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State Formation, Institutional Change, And Markets For Public Debt

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Chapter Summary

This chapter demonstrates how growing demands in the area of government funding helped increase the power of Holland's public sector and forced it to develop an institutional framework for the capital market. It deals with the establishment of collective public debt. The chapter discusses the alternatives the counts had for public debt. It also argues that the rulers only gained access to foreign capital markets with the help of the public sector. The chapter further explains how the public sector also managed to sell renten in the emerging domestic capital markets. In the 13th century funded debt was much less expensive than floating debt, and moreover, renten did not require repayment. For succeeding counts the possibilities of selling renten were good. Increasing demands for funding also forced the public sector to maximize the efficiency of taxation and improve its possibilities for selling renten.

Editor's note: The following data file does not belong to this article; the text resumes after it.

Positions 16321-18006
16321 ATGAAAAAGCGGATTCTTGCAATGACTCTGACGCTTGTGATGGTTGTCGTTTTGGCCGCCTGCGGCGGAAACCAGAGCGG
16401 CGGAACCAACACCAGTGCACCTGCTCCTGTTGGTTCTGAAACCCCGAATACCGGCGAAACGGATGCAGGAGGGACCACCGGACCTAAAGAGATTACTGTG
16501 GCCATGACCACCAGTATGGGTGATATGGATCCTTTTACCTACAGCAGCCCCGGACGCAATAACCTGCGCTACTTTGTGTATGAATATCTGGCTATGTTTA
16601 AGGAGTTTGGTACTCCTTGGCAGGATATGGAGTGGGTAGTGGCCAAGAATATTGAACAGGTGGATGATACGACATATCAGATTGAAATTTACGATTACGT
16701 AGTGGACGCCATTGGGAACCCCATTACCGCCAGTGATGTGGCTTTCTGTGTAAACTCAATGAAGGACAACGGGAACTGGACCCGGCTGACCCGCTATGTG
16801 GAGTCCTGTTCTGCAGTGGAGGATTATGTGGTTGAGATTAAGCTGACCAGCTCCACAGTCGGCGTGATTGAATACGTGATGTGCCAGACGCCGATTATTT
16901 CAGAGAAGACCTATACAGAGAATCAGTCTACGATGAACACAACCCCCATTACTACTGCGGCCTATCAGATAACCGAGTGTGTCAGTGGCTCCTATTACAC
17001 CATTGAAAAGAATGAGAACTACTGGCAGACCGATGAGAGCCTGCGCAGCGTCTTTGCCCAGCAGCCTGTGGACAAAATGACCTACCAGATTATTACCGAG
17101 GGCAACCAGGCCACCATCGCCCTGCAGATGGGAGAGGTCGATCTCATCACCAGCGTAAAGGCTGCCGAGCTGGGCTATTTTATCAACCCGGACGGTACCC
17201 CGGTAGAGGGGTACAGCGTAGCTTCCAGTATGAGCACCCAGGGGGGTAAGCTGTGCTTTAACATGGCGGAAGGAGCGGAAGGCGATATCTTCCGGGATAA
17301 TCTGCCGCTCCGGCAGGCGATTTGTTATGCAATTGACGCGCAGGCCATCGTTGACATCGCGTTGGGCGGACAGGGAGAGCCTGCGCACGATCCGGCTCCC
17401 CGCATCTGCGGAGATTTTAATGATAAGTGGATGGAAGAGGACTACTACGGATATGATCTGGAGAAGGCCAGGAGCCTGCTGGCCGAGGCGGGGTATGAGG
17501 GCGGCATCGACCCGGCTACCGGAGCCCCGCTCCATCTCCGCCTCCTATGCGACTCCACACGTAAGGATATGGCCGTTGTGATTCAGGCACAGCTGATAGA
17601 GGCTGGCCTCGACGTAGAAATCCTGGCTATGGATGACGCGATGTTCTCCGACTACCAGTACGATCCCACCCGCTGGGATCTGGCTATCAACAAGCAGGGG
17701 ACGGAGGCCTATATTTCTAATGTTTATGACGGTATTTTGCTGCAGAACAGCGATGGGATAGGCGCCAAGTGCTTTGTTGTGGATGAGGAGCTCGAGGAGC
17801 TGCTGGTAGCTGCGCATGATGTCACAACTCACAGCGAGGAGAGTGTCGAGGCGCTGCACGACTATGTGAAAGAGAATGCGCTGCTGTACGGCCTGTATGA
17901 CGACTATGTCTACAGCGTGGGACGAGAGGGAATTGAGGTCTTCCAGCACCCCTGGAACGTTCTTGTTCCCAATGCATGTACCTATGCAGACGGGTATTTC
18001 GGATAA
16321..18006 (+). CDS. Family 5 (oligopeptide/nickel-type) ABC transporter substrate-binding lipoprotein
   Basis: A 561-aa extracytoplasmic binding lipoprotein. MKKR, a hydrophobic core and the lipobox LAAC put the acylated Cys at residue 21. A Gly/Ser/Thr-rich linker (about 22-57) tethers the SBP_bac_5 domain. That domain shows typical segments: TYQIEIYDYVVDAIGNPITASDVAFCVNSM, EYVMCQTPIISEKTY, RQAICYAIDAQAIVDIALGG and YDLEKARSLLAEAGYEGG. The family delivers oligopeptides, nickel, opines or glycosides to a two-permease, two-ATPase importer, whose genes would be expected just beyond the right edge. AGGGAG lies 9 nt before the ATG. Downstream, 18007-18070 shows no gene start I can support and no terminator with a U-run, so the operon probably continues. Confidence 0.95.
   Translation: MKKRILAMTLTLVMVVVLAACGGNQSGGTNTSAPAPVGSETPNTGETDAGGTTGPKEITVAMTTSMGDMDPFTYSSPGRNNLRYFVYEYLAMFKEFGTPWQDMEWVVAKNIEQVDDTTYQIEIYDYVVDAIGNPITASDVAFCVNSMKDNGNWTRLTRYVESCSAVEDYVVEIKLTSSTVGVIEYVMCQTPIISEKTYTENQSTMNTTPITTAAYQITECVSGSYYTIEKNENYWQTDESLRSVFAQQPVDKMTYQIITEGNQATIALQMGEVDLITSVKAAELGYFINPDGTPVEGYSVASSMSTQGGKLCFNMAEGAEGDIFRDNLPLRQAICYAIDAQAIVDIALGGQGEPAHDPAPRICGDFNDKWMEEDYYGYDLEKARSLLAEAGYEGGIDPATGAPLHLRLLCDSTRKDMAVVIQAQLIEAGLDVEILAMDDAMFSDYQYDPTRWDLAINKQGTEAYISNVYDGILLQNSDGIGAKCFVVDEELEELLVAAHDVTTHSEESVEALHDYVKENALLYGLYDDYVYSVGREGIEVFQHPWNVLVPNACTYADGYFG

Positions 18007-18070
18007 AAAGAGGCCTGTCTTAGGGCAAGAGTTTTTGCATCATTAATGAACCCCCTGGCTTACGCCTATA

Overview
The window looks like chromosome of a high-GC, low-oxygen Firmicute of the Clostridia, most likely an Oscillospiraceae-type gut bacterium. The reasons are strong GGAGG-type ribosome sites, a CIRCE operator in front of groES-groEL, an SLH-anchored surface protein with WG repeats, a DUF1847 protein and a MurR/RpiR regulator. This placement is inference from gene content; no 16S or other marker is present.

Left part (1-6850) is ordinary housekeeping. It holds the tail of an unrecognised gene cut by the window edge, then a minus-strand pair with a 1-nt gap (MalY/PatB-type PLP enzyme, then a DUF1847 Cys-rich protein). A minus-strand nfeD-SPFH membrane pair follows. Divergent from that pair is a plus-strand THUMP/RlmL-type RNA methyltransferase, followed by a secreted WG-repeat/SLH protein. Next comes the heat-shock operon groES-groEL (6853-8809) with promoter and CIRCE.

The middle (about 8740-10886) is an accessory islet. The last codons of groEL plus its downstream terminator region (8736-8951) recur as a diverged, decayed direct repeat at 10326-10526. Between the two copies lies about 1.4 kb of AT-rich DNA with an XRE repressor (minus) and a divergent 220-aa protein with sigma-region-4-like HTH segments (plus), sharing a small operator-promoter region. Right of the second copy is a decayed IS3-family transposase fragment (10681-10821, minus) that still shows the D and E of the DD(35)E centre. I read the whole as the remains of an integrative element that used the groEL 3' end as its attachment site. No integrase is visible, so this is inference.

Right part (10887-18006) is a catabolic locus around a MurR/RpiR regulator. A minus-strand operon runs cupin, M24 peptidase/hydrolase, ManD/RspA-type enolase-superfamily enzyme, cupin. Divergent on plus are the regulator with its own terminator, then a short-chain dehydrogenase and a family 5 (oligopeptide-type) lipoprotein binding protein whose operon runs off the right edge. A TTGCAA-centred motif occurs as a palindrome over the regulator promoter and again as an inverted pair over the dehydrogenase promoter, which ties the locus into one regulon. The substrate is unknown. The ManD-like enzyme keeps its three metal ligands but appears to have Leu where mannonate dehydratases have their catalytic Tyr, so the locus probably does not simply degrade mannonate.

Keywords: capital markets; government funding; Holland; public debt; renten



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